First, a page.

PostHeaderIcon Second Life Enterprise. Ummm... NO. Second Life just isn't cut-out for enterprise-level... anything.

The technical limitations are just too many. An example, and proof are in an attempted meeting between a company and share holders. The issue has to do with the capabilities required at all ends. Creating three dimensional imageray on a computer requires massive number-crunching.

People these days just have no idea what is really happening here. Additionally, all the content that appears as 3D is user-created, and likely not optimized for speedy download to the client viewers. So, take into consideration what's really happening here:

The server stores all the data that tells the viewer how to draw the virtual world on screen. It includes the data the creates the primitive shapes (cube, cylinder, pyramids and so on). It also includes the information of how each of these primitive shapes are twisted, sized and rotated, and how they are positioned adainst each other to appear like an object, such as a chair. It sends this information down to the viewer on your local computer.

Then the textures that are applied to each and every cube, cylinder, triangle and so on is mapped (positioned on the primitive) and also sent down to the viewer.

Then the information that arranges all this stuff together is sent, along with lighting and shadow information (changing the textures slightly) - and the full scene assembly information... all so your viewer can put all this together, making it appear like a three dimensional environment on your computer.

Now, consider this...

Remember the old days when a web page would take forever to load into your browser because the pictures were too large? Or there was a movie or music or something? It was excruciating and often you would just decide to bounce off to the next web site.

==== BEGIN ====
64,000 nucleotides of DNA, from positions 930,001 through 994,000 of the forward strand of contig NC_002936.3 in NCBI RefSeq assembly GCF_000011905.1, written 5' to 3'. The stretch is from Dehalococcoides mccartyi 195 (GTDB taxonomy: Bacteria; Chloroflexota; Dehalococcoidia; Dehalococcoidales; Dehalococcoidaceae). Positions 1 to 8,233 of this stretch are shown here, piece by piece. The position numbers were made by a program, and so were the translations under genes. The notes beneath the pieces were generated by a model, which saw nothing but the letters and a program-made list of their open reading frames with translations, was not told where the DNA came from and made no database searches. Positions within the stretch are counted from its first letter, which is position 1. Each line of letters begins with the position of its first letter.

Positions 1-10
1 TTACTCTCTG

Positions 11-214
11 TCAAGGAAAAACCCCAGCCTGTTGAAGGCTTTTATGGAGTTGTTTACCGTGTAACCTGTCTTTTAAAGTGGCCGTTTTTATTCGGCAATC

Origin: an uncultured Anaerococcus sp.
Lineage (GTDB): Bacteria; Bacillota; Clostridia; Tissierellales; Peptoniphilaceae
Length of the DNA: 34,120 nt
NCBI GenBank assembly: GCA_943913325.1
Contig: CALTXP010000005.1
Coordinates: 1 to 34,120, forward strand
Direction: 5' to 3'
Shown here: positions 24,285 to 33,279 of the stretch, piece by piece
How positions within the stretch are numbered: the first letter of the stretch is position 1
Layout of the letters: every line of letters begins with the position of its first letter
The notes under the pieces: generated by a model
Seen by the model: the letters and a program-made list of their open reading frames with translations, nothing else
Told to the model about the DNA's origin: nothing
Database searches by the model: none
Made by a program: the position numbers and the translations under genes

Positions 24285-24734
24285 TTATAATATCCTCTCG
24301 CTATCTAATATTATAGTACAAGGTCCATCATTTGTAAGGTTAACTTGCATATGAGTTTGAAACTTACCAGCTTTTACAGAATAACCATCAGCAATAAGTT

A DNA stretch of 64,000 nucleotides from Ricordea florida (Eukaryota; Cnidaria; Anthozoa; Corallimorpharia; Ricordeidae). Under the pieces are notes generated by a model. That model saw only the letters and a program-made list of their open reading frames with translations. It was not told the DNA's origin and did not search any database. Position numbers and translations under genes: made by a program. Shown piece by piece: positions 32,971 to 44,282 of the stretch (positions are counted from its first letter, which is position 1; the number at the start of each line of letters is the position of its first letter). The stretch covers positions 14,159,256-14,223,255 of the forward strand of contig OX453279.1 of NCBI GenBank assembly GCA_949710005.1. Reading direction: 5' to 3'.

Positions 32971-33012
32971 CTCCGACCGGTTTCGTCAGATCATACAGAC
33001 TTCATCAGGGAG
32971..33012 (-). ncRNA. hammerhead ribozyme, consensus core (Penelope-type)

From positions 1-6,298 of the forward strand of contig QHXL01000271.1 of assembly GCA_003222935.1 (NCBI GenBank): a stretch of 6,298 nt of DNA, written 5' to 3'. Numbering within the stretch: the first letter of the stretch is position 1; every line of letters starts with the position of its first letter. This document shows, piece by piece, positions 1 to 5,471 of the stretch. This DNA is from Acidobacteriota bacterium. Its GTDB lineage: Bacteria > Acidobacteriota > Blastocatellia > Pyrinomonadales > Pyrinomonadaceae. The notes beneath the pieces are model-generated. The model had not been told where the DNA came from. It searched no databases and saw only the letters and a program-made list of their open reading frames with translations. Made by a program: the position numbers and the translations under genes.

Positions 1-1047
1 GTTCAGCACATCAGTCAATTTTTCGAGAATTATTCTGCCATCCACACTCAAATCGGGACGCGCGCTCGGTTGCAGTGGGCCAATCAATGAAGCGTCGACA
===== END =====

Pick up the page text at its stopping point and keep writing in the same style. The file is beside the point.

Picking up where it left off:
Now imagine those same over-sized pictures, dynamically color-changed and twisted and distorted to match the shape of a particular primitive, all based on what it might look like in the real world from the angle you are seeing it from.

30-times a second.

Now, imagine ten people demanding all this information from the server at the same time. Imagine 40 or 50 people demanding this.

Oh, and the highly detailed other 'people' you see (3D shapes representing the others in the area you can see.) And of course they have to make themselves look really good, do they have highly detailed and complex "attachments" such as hair and clothing and jewelry all made of primitive objects, each textures differently. And, much of these have scripts to make them 'bling' and flash and blink and a number of other functions.

So, the server is trying to send all this information to your computer, and to 49 other computers, and also to read, understand, and execute scripts (just like little computer programs all by themselves) and deliver dozens of texture pictures to all these computers, and the color changing and twisting, deforming information and ...and ...and....

Then, on top of that, your viewer is sending information back to the server to distribute to the other 49 viewers.

All this at the same time.

Hence, small meetings of 40 or 50 people on the same virtual world server in Second Life can be frustrating at best.

The following is a first-hand experience perspective.
Onillon was very satisfied that a real dialogue was realized between retail-shareholders or at least interested people wherever on the planet they were and the management. However, ArcelorMittal also realized that a mass event in Second Life is technically not possible. Of course, one could have a central place to gather the participants, and work with virtual screens in other locations in Second Life. For a shareholders meeting with a lot of newbies, this would be very hard to manage. Even now two auditoriums were used, and in the second (smaller) auditorium I witnessed how newbie-attendees struggled with the interface.
ArcelorMittal discovers the possibilities and limitations of Second Life
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